On the rising edge of the Clock_In signal in interval T4, the logic high value of the Clock_Enable# signal is latched in storage latch 110. Thus, the Clock_Gate_Control signal remains at a logic high value. As a result, a logic low value is provided to the second input terminal of AND gate 543. Under these conditions, the Clock_Out signal remains equal to a logic low value. Therefore, during interval T4, the Clock_In signal has been gated.

Prior to the falling edge of the Clock_In signal in interval T4, the Clock_Enable signal is asserted high, thereby resulting in a logic low Clock_Enable#. Because the Clock_In signal has a logic high value, this change in the value of the Clock_Enable# signal is not reflected in the Clock_Gate_Control signal. Thus, the Clock_Gate_Control signal remains at a logic high value. Advantageously, the transition of the Clock_Enable signal does not cause a runt clock pulse to appear in the Clock_Out signal.

During interval T4, the Clock_In signal transitions from a logic high value to a logic low value. At this time, the logic low value of the Clock_Enable# signal is reflected in the Clock_Gate_Control signal. Thus, the Clock_Gate_Control signal transitions to a logic low value. As a result, a logic high value is provided to the second input terminal of AND gate 543. Because the Clock_In signal has a logic low value, the Clock_Out signal remains at a logic low value.

On the rising edge of the Clock_In signal in interval T5, the logic low value of the Clock_Enable# signal is latched in storage latch 110. Thus, the Clock_Gate_Control signal remains at a logic low value. As a result, a logic high value is provided to the second input terminal of AND gate 543. Under these conditions, the logic value of the Clock_Out signal during interval T5 follows the logic value of the Clock_In signal.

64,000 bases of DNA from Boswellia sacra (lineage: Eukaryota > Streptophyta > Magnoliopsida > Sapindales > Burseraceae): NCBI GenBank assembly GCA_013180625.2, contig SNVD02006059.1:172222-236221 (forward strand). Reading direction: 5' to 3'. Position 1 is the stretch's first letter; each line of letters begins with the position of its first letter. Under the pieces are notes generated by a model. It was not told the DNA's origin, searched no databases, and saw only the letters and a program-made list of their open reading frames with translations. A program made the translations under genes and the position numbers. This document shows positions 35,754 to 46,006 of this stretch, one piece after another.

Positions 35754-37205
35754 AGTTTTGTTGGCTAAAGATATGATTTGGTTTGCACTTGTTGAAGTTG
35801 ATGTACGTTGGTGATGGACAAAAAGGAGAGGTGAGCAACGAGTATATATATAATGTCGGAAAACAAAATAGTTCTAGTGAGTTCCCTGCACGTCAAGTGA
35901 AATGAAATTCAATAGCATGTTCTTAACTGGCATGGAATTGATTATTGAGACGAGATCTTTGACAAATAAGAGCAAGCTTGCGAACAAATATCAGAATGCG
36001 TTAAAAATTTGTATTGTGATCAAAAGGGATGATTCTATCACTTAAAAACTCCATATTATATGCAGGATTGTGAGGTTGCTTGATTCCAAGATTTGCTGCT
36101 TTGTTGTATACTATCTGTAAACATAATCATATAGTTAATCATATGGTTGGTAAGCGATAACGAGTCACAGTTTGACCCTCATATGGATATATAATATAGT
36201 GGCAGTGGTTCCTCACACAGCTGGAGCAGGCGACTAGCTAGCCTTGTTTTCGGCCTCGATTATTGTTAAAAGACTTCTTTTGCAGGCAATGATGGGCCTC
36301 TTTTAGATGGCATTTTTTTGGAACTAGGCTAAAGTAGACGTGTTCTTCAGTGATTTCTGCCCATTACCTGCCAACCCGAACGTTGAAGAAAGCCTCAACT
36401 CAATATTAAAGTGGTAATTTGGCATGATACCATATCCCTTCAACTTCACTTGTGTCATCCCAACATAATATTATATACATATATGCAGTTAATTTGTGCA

FIG. 7 is a waveform diagram demonstrating the timing characteristics of clock gating circuit 500 of FIG. 5 when configuration memory cells 522 and 321 each contain a high logic value. Note that signal delays are not represented in this diagram. The three input signals Clock_In, Clock_Enable, and Done# have waveforms as shown in FIG. 7. The Clock_In signal contains clock cycles T1-T5 as illustrated. Configuration memory cell 321 is programmed to have a logic high value to cause multiplexer 331 to pass the inverted Clock_Enable signal, Clock_Enable#.

Prior to the falling edge of the Clock_In signal in interval T1, the Clock_In signal has a logic high value and the Clock_Enable# signal has a logic low value. As a result, storage latch 110 provides the logic value of the Clock_Enable# signal (e.g., a logic low value) as the Clock_Gate_Control signal. The Clock_Out signal is equivalent to the logical OR of the logic high value of the Clock_In signal with the logic low value of the Clock_Gate_Control signal. As a result, the Clock_Out signal has a logic high value.

On the falling edge of the Clock_In signal in interval T1, the logic low value of the Clock_Enable# signal is latched in storage latch 110. Thus, the Clock_Gate_Control signal remains at a logic low value. As a result, a logic low value is provided to the second input terminal of NOR gate 550. Under these conditions, the logic value of the Clock_Out signal during interval T1 follows the logic value of the Clock_In signal.

On the falling edge of the Clock_In signal in interval T2, the logic low value of the Clock_Enable# signal is latched in storage latch 110. Thus, the Clock_Gate_Control signal remains at a logic low value. As a result, a logic low value is provided to the second input terminal of NOR gate 550. Under these conditions, the logic value of the Clock_Out signal during interval T2 follows the logic value of the Clock_In signal.

Prior to the rising edge of the Clock_In signal in interval T3, the Clock_Enable signal is asserted low, thereby resulting in a logic high Clock_Enable# signal. Because the Clock_In signal has a logic low value, this change in the logic value of the Clock_Enable# signal is not reflected in the Clock_Gate_Control signal. Thus, the Clock_Gate_Control signal remains at a logic low value. Advantageously, the transition of the Clock_Enable signal does not cause a runt clock pulse to appear in the Clock_Out signal.

On the rising edge of the Clock_In signal in interval T3, the logic high value of the Clock_Enable# signal is passed by storage latch 110. Thus, the Clock_Gate_Control signal transitions to a logic high value. As a result, a logic high value is provided to the second input terminal of NOR gate 550. Under these conditions, the Clock_Out signal transitions to a logic high value.